Journal #4: The VFX Soldiers

Everyone’s aware of the role visual effects play in movies nowadays. What many people aren’t aware of is the actual process behind the magic.

Visual effects (VFX) work is not done by the studio; it is given to outside companies that specialize in that area of post-production. And while that sounds fine and dandy, the situation for VFX artists at the moment is far from dandy. And fine. Both of those.

One particular example brought the issue into focus last spring: Rhythm and Hues, the VFX company that brought the tiger in Life of Pi to life, went bankrupt after the release of the film, despite the success it had at the box office. A good summary of the situation can be found here.

After this news hit the public, VFX artists assembled and organizations such as VFX Solidarity International were spawned. Their mission is to identify and address the problems facing VFX artists, many of which include unstable living situations and unsatisfactory pay.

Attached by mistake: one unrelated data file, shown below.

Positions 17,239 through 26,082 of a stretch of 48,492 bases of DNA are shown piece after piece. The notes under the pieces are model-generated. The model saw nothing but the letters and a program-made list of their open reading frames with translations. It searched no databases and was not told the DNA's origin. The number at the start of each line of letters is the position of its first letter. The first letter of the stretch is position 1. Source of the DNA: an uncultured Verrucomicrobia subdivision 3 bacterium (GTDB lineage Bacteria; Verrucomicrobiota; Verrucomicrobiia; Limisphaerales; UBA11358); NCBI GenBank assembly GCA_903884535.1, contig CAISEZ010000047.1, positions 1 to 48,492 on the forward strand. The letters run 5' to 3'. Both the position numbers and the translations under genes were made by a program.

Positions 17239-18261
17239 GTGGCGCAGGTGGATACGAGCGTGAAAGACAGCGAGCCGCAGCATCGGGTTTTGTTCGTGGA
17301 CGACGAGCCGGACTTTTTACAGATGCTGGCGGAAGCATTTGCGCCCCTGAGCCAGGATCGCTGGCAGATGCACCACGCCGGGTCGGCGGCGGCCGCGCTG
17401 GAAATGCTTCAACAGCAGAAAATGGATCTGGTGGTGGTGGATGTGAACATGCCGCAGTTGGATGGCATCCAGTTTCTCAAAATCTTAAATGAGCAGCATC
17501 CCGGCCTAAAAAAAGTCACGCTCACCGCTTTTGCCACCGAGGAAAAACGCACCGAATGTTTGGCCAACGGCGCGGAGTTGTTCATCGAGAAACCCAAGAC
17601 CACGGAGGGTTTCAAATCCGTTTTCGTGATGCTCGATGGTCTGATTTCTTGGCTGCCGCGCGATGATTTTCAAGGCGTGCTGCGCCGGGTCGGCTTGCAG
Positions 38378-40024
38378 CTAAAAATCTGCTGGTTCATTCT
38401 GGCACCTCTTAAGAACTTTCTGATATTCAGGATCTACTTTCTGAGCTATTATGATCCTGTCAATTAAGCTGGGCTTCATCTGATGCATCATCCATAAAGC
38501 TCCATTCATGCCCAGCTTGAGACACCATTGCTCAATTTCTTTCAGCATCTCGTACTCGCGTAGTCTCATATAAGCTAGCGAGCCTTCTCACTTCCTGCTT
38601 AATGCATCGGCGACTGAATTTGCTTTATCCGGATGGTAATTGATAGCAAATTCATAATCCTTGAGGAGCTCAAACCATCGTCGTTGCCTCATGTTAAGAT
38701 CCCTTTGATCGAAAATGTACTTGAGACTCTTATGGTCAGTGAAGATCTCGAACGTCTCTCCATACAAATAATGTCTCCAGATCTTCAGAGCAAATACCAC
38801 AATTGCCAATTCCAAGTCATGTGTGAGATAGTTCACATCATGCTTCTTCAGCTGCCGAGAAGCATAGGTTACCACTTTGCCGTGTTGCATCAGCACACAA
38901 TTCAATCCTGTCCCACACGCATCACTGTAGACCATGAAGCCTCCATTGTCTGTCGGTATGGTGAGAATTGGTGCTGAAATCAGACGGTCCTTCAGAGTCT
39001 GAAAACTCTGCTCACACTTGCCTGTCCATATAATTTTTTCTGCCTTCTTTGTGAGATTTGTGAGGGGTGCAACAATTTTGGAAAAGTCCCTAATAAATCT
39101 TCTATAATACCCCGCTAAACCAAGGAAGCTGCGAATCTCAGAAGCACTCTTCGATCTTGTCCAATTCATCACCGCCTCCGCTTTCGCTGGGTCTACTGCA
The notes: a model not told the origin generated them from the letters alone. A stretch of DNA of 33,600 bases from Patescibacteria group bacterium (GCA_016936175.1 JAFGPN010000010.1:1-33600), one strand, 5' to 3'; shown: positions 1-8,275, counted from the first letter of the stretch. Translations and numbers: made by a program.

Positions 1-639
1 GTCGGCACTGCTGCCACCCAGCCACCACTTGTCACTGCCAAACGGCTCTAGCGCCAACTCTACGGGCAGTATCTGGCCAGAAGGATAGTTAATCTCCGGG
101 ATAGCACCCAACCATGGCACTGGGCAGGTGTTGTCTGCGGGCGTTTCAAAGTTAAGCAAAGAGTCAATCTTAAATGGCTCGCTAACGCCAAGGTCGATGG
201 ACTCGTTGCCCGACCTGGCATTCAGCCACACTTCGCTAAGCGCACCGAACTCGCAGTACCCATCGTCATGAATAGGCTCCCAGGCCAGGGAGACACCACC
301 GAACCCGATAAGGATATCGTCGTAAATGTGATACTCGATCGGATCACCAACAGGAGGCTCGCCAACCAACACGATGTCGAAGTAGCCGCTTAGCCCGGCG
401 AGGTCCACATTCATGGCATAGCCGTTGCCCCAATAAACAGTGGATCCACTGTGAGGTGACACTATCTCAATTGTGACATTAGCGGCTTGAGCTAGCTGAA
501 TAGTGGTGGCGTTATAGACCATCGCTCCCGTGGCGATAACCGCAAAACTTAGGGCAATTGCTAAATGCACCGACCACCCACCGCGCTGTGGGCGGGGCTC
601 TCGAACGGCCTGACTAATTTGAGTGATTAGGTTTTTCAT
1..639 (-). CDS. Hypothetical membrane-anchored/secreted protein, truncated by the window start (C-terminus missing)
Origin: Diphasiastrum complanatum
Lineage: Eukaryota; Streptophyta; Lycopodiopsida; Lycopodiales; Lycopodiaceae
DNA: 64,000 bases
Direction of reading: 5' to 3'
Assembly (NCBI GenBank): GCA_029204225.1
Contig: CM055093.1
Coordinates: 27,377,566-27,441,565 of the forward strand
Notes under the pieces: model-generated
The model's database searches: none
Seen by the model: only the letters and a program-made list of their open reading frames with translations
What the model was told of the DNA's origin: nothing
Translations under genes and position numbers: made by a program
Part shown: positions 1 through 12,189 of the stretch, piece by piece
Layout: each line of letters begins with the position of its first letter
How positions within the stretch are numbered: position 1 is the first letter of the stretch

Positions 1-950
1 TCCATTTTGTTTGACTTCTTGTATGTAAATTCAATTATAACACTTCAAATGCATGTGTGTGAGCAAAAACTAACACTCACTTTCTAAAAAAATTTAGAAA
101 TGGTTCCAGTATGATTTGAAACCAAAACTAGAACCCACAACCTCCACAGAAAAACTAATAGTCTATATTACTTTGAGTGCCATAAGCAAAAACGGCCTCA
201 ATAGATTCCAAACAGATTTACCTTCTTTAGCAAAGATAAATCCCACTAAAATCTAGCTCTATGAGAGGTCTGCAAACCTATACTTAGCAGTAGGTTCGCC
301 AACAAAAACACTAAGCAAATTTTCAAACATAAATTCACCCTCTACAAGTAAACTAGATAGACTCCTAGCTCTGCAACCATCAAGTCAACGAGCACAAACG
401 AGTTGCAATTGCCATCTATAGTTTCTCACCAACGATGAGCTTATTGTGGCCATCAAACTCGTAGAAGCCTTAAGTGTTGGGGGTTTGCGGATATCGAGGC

What’s causing the problems? One reason is the fixed-fee model the VFX companies follow, in which they create the visual effects for a movie at a rate that doesn’t change, even in the face of production problems–it also doesn’t change depending on the success of the movie, which is the reason Life of Pi’s success did nothing for Rhythm and Hues. Another reason is the effect of subsidies that make it cheaper for studios to film in one location and export post-production to another.

It’s definitely an issue that raises questions about the future of the industry. Will all VFX be eventually outsourced, or can we integrate VFX artists with the studio, giving them a cut of the profit when the movies they work on do well?

Still impressed?

Still impressed?

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